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PUBLIC HEALTH ASSESSMENT

MALVERN TCE SITE
MALVERN, CHESTER COUNTY, PENNSYLVANIA


ENVIRONMENTAL CONTAMINATION AND OTHER HAZARDS

The tables in this section list the contaminants of concern. We evaluate these contaminants in the following sections of the public health assessment and determine whether exposure to them has public health significance. PADOH selects and discusses these contaminants based upon several factors, including (a) concentration of chemicals on site and off site, (b) comparison of on-site and off-site concentrations with health assessment comparison values for carcinogenic and noncarcinogenic endpoints and, (c) community health concerns.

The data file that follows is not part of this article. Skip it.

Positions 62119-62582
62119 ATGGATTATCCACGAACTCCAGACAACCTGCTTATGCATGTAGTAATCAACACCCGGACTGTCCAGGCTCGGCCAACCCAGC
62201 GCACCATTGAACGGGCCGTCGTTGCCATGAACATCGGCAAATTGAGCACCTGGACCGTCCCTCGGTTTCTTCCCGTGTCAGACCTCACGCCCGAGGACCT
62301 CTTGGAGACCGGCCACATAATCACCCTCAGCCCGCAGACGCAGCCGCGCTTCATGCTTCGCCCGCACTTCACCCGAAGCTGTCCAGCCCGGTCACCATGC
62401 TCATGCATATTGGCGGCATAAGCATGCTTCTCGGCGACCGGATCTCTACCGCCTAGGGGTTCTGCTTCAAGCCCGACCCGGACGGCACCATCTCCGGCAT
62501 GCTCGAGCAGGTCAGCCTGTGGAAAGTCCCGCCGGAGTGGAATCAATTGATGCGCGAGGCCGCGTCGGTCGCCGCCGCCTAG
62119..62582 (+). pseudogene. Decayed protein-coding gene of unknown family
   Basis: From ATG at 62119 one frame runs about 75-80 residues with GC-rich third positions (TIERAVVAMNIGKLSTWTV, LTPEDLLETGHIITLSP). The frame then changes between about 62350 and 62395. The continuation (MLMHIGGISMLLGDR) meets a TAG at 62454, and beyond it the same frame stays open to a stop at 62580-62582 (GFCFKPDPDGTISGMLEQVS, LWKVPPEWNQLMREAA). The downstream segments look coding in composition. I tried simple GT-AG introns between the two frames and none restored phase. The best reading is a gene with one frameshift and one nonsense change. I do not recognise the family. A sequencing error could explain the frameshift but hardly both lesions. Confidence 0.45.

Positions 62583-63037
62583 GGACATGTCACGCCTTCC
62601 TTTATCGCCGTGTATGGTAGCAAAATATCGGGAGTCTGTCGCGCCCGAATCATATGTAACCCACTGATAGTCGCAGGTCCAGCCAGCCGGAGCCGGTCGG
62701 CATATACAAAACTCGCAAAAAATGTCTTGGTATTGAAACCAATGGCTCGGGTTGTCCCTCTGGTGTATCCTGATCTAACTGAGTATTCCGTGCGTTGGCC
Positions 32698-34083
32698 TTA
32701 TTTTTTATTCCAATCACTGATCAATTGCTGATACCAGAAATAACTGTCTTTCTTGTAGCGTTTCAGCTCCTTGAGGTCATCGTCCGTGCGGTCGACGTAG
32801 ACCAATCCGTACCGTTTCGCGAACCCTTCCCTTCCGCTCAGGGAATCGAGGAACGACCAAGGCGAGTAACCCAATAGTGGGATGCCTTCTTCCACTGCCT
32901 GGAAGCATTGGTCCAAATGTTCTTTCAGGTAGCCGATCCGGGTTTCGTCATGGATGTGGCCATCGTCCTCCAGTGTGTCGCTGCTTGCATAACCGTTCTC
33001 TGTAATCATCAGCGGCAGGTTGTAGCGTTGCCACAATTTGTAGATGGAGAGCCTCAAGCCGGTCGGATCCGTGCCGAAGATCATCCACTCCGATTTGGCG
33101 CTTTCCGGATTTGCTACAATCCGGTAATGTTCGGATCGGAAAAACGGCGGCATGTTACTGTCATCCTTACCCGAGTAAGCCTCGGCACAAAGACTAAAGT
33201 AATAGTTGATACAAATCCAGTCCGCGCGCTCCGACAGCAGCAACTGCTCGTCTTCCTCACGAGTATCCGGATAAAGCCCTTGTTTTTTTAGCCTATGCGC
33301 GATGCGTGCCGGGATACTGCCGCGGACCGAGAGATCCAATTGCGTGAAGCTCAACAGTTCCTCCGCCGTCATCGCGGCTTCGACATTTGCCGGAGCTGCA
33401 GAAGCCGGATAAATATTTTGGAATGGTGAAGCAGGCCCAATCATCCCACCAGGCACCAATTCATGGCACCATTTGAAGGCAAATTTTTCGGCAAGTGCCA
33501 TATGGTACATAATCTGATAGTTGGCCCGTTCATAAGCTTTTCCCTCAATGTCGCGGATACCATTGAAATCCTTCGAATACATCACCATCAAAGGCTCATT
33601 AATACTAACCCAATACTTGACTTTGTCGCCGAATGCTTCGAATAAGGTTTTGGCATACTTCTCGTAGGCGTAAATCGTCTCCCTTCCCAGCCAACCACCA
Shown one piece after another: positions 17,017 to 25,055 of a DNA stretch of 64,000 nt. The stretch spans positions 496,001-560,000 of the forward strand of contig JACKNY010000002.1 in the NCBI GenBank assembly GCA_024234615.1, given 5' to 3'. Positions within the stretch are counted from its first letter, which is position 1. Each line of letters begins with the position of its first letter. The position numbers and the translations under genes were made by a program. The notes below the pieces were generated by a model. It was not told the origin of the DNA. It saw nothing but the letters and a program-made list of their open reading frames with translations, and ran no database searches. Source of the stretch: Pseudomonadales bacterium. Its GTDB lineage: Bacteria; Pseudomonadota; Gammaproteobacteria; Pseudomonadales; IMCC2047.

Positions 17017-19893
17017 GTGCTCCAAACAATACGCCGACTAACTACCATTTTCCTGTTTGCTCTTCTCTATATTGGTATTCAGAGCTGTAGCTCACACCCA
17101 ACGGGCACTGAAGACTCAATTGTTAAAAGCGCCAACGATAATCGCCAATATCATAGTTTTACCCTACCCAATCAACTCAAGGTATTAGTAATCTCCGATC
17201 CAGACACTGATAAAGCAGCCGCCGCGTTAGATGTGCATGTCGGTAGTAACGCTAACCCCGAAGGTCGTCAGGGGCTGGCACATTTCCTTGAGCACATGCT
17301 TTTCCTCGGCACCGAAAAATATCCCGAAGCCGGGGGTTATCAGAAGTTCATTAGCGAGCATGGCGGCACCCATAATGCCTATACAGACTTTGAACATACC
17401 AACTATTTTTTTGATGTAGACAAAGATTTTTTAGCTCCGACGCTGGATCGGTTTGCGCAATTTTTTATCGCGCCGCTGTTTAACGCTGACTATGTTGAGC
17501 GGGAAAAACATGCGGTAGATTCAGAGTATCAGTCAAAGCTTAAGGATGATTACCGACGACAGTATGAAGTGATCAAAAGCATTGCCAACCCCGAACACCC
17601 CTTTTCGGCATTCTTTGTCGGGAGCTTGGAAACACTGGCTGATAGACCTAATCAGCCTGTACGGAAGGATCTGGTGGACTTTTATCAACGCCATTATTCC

In the data tables presented in the On-Site Contamination and Off-Site Contamination sections, the fact that a contaminant is listed does not mean that it will cause adverse health effects from exposure. Instead, the list indicates which contaminants will be evaluated further in the public health assessment. When selected as a contaminant of concern in one medium, the contaminant will be reported in all media sampled.